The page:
This past weekend we decided to eat healthy. Hey, it could happen!
So in order to lead up to the whole good for you thing, we thought we’d try out a hot new pizzeria (Ciao Ciao) that’s getting a lot of buzz.
Located on South Durango (and barely a few months old), this place is proud of its wood-burning pizza:
…unfortunately, you have to eat their better than average pies in a Hard Rock-meets-sports bar-meets-Rat Pack-meets-memorabilia atmosphere that is perfect for those with short attention spans (or dates who don’t want to talk to one another), and obnoxious to the rest of us.
If you don’t mind 23 big screens surrounding you, and sharing your table with pictures of Farrah Fawcett, and a spongy, not-smoky-not-charred-enough-crust, and a Wendy’s salad bar-level-salad, you can have a decent enough pie here….although Settebello has nothing to worry about.
Case in point: at Settebello we never leave any crust behind — so yeasty and toothsome is it. Here, we polished off the better part of two pies and left 2/3rds of the crusts on the plate. But we liked the (commercial) mozz and brightly-flavored tomato sauce they used, the sliced meatballs were mighty tasty, and the liberal oregano/herb sprinkling is a nice touch.
Back to that house salad: it looked and tasted just like the stuff they serve on airplanes — right down to the under-ripe, hothouse tomatoes (in August!), and the gelato they serve is no great shakes either…..“But it shore duz look purty Ma, with them thar oreos an candy bars all stickin’ up out of it an such….”
We asked and were told the gelato was commercially-made (and it looks and tastes like it) — but the R-J reported that the (too) brightly-colored bins are concocted in-house “….from a third-generation Italian family recipe to which pastry chef Jean Paul adds spun-sugar adornments(!)” (yawn)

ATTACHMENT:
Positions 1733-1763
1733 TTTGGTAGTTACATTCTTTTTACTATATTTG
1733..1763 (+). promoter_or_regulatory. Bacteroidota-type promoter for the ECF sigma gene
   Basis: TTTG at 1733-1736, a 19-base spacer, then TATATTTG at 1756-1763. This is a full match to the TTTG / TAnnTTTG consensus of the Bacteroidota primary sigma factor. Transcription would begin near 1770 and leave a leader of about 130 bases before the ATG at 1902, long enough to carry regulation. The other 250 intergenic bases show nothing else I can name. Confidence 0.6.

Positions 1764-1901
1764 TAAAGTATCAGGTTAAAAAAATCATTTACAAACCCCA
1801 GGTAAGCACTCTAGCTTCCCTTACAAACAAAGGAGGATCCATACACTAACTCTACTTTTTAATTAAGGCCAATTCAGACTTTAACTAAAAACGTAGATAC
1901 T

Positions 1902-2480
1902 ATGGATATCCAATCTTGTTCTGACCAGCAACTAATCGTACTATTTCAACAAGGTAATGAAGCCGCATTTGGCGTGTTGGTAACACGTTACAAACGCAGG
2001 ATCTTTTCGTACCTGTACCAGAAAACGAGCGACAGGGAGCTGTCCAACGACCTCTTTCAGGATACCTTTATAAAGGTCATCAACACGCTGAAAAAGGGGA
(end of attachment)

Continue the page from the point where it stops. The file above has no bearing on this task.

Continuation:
BTW: this place advertises itself as a New Haven-type pizzeria in the style of Sally’s, The Spot, Modern Apizza and Pepe’s Pizza Napoletana* in that most famous of cities in The Pizza Belt. It is insofar as they don’t drench their pies with sauce, do the mottled-mozzarella thing, and sprinkle those herbs….but otherwise this place has as much in common with those four iconic pizzerias as a Red Lobster does with a Cape Cod clam shack.
After two pizzas it was on to the Go Raw Cafe (at the point of a gun we might add) to share a kale-wrapped something-or-other with a few ducks….
…and wash it all down with a durian-coconut shake. Tasting as it does of sulfuric-ally-infected, smelly feet, the durian (aka monthong) melon of Southeast Asia is so disgusting to smell (although exquisitely custard-y in texture) that they are banned from most forms of public transportation in that part of the world.
No one need worry that this part of the world will require such a ban — a chocolate malt this ain’t — but tasting one is one of those notches on your belt that any gourmand gunslinger needs to have. And short of buying a whole one (that can run over fifty bucks for a single melon), this shake is where to break your cherry.
We also had a “Mexicali” pizza, and a veggi-cotti that was wrapped in some funky, strange-ass, brown, wet-cardboard substance that was said to be of nutritional value, and that was almost as tasteless as the “living” buckwheat crust under the aforesaid pizza.
Surprisingly though, the toppings/fillings on these fake creations were tasty — utililizing liberal amounts of (fresh/ripe) tomatoes, zucchini, pesto and lots o’ lemon juice to offset the bark-like textures upon which they sat.
Then it was on to MARU:
… for some depressingly ordinary mandu (fried dumplings that tasted no better than store-bought), above-average bi bim bap (according to bi bim bap connoisseur The Food Gal®), and some bulgogi that appeared to have been steamed not grilled, and which had neither the caramelization or richness of the same dish at Mother’s (our favorite). (Next time we’ll insist on grilling it ourselves at the table.)
MARU’s ban chan doesn’t hold a candle to Mother’s either, but the space has been stylishly re-cast into an au courant eatery (a far cry from the low-brow Black Angus that once resided here, and a cut or three above the decor you’ll find up and down Spring Mountain Rd.), with an outdoor patio that’s also a winner.